INDIAN OCEAN DEPLOYMENT - 1973
October 1973;  Ships were on alert
as a result of the Yom Kippur War between Arab states and Israel.

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Following the end of the Vietnam conflict, the USS Hancock remained on duty in the Gulf of Tonkin. In October of 1973, with the Yom Kippur War in the Middle East under way, she was suddenly ordered to the southern end of the Red Sea so that her complement of A-4 Skyhawks and F-8 Crusaders could be turned over to the hard-pressed Israel Defense Forces/Air Force if necessary. These planes were to supplement the A-4s being delivered to Israel through transoceanic flights from the USA. However, in the meantime, the Israelis began to get the upper hand in the war and the Hancock was sent back to the United States without delivering its complement of aircraft.
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Five crew members remember the trip
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Andrews, Micheal "Drew" GMT3   If memory serves me correctly we topped off at Subic, made a offshore pick up in Singapore, and headed for Malaysia and on to the Indian Ocean.  Not a single port of call.  If you remember Capt. John "Wayne" Nickolson he never stopped unless it was .absolutely .necessary or .the .job .was done. After that episode we went back to Subic.  .I'm not positive, .but I think we were out for a full 30 days before we hit a .port.  If .you .check .her displacement and storage capacity you'll find that the Special K, was capable of servicing her carrier group with fuel, the escorts with supplies and fuel, and maintaining herself and her crew for at least 30 days.  I'll check my old photos and Special K info to be sure, but I think that's how it happened.  Oh, Capt. Nickolson did point out all the land masses that we were fortunate enough to see from the distance.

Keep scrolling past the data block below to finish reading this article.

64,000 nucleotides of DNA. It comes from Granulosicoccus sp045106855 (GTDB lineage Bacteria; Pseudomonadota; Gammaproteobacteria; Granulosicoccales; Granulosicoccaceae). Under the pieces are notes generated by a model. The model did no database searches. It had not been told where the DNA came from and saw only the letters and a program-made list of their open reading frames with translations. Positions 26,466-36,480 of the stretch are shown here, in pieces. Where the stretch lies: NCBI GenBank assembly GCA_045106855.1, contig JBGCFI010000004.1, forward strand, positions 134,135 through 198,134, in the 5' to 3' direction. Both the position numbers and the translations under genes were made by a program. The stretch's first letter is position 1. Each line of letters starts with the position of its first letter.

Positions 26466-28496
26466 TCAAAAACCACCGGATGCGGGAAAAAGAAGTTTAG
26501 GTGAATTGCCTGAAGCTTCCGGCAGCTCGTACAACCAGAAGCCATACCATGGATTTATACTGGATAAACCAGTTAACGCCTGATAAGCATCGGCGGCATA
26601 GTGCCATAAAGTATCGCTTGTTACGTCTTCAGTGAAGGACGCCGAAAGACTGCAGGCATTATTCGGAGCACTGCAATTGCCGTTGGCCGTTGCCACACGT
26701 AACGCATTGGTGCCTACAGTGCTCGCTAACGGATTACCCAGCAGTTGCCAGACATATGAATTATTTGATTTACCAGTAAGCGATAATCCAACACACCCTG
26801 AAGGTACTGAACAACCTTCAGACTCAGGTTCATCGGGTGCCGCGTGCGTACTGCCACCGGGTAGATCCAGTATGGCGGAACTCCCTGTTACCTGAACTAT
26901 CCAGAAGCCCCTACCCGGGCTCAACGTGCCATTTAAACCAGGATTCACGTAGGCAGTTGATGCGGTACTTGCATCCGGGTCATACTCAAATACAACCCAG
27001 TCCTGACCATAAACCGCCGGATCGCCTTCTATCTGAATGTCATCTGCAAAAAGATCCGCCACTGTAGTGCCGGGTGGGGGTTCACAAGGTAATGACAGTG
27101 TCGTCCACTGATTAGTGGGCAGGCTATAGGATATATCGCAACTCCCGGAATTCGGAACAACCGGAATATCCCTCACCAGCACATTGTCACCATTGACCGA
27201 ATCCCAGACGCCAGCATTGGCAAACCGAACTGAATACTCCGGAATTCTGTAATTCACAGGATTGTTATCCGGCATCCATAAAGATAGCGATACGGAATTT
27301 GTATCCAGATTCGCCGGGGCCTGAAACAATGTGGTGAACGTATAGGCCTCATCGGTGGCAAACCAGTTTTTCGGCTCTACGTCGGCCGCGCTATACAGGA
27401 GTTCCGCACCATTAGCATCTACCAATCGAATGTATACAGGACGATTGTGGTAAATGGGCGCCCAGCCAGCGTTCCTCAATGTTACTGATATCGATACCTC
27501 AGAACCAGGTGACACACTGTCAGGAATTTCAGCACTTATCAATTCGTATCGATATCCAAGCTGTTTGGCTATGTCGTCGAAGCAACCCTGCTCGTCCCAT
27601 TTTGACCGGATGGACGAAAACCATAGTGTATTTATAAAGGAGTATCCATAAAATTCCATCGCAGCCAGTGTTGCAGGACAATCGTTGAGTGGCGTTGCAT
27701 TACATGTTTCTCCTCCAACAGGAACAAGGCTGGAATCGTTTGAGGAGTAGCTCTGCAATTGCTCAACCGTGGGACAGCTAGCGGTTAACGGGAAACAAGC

Campbell, J. R. ENS.  I remember it very well.  I was DCA and R Division Officer on that WestPac.  HT1 Dixon was my LPO.  We sailed south from P.I. (Subic Bay), around Singapore, and up through the Straits of Malacca.  We had .to .maintain a .very .precise .course through the straits, as they are very narrow and shallow.  We .also had to dodge numerous supertankers, which draw about 90 feet of water, loaded, and they don't move .for .anyone.  In .the .Indian Ocean, we .sailed for .30 days .with .sea water injection .temps .so hot that our AC (which ran on sea water) was of no use.  The coolest it got was about 90 F.  .What a trip.  ..The water was calm, at least.  Like oil.  Very tranquil.  You forget the rough times, and remember the good. 

Dixon, Frederick HT1 Yes, I can.  We were about to cross the equator (Pacific) when we got the word to go to the .Gulf of Oman (Indian Ocean).  That .was .about .October 7, 1973.  .We promptly proceeded past Singapore, where many of the wives were waiting for us. through the .Straits of Malacca .and on .across the .Indian Ocean. .A port visit to Singapore was not to be. It didn't bother me.  As a bachelor I was more interested in visiting Subic.  MACM Villo, .who was in .Singapore on ship's business, .broke the news to at least some of the women.